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Old 10-14-2010, 12:12 PM   #13
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What inflation? The govt doesn't seem to think there is any or will be any inflation anytime soon...........
Source?
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Old 10-14-2010, 12:16 PM   #14
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the "bad" thing is that you're depending on Prudential to pay for it. Maybe you'd feel better if it was insured by PBGC or some other agency who'd pony up to replace the coverage if Pru went under.
Once you've decided how much you're willing to entrust to Pru.....
I did not see this limited to PRU in the original or revised posting. It was described as
"fixed income security paying a guaranteed 5% indefinitely with with close to 100% safety"

I agree with you, if this assumption is correct that it is simply a direct obligation of PRU. If PRU is acting as a trustee its different.
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Old 10-14-2010, 02:36 PM   #15
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I would personally keep enough money in the Pru Fixed income option so that the income from it would comfortably cover my basic expenses. Then I would take the rest and invest it more aggressively to 1) hedge against inflation and 2) provide additional income to pay for discretionary expenses.
I think this is sensible advice. It seems me there are two issues, what happens to your money of Prudential turns into the next AIG and what happens if we see double digit inflation.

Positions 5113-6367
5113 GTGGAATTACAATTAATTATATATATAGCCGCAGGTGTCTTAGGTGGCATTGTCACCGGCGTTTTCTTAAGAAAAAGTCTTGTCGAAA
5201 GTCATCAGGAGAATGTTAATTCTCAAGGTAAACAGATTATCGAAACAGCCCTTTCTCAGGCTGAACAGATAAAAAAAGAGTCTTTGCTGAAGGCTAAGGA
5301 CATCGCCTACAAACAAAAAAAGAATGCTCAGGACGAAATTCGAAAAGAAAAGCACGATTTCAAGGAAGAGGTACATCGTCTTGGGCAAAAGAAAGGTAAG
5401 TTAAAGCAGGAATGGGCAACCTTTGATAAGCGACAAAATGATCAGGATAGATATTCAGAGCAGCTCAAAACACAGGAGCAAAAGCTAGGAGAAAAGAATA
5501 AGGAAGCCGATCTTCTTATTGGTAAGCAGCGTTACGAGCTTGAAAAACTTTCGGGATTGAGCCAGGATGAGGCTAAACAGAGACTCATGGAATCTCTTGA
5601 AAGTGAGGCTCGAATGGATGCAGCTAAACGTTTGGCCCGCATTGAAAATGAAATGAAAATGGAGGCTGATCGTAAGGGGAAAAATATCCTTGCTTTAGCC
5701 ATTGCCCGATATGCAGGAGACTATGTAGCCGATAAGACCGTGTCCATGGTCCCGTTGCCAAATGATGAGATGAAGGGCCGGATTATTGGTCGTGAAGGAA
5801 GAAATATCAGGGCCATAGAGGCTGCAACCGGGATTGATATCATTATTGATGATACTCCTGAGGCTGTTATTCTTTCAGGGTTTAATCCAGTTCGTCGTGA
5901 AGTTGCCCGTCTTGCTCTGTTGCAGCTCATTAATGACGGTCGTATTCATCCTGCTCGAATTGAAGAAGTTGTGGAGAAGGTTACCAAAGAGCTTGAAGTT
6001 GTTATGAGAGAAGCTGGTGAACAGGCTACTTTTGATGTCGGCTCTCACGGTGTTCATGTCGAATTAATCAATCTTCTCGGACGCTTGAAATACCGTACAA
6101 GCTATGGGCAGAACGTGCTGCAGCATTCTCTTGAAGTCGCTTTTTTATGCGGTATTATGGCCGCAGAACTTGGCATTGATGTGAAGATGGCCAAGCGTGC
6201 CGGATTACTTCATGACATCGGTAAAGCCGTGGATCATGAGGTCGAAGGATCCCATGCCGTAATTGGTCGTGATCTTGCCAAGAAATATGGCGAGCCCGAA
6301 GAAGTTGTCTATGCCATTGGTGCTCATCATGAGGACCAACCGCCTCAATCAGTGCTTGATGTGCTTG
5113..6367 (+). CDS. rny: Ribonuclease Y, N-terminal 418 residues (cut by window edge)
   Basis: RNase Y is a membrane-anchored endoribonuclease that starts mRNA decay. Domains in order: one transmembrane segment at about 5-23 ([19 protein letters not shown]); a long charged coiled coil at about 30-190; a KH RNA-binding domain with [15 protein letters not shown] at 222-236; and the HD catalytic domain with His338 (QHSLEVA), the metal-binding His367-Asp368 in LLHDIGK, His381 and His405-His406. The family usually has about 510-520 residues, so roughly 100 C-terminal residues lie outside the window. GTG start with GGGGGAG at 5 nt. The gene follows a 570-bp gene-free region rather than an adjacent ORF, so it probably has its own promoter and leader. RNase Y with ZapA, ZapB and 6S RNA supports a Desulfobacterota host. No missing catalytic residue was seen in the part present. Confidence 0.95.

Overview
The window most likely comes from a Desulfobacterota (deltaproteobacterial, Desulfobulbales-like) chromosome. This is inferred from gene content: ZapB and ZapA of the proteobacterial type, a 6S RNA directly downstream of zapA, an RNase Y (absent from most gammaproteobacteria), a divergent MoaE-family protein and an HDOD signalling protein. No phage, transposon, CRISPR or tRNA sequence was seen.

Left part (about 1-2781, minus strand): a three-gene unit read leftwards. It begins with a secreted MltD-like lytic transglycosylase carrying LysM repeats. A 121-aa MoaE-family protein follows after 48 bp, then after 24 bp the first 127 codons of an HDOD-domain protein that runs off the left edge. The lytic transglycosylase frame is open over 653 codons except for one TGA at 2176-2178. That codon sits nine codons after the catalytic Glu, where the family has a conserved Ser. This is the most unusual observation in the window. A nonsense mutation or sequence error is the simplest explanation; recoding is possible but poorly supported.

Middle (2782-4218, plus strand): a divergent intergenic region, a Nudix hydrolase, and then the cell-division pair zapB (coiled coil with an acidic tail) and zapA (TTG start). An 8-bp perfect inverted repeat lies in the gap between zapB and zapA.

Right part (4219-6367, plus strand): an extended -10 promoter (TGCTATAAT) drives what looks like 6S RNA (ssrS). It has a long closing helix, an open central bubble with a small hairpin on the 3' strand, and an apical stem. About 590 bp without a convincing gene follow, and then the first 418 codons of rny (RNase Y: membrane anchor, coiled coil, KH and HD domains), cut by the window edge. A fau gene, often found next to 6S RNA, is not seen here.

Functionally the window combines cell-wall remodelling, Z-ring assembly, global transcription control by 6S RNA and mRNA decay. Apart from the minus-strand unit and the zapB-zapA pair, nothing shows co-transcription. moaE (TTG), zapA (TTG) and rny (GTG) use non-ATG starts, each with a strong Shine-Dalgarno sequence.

If the investment is some form of insurance policy, and it is below the maximum covered by your state's insurance that would be safe enough for me.

You are allowed to make 5 withdrawals per year. This may or may not be valuable. I'd talk to plan administrators and try and figure it out how much would my $100K (or whatever) investment be worth if interest rates go to 10%.
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Old 10-14-2010, 03:06 PM   #16
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I think this is sensible advice. It seems me there are two issues, ...and what happens if we see double digit inflation.
I'l pass on the first question. But it won't take double digit inflation to make a fixed 5% worth a whole lot less than face.

Bernanke and CO. have openly admitted that they are trying to get inflation up. Statements have been floated that the current inflation rate is below price stability. Say what? Price stability is 0% inflation, by definition. And even with the disortions in the way that CPI is figured, go to the gorcery if you want a wake up on that.

So the only way we escape inflation considerably greater than today's is if try as they might, they cannot make it happen.

Ha
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Old 10-14-2010, 03:38 PM   #17
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I'l pass on the first question. But it won't take double digit inflation to make a fixed 5% worth a whole lot less than face.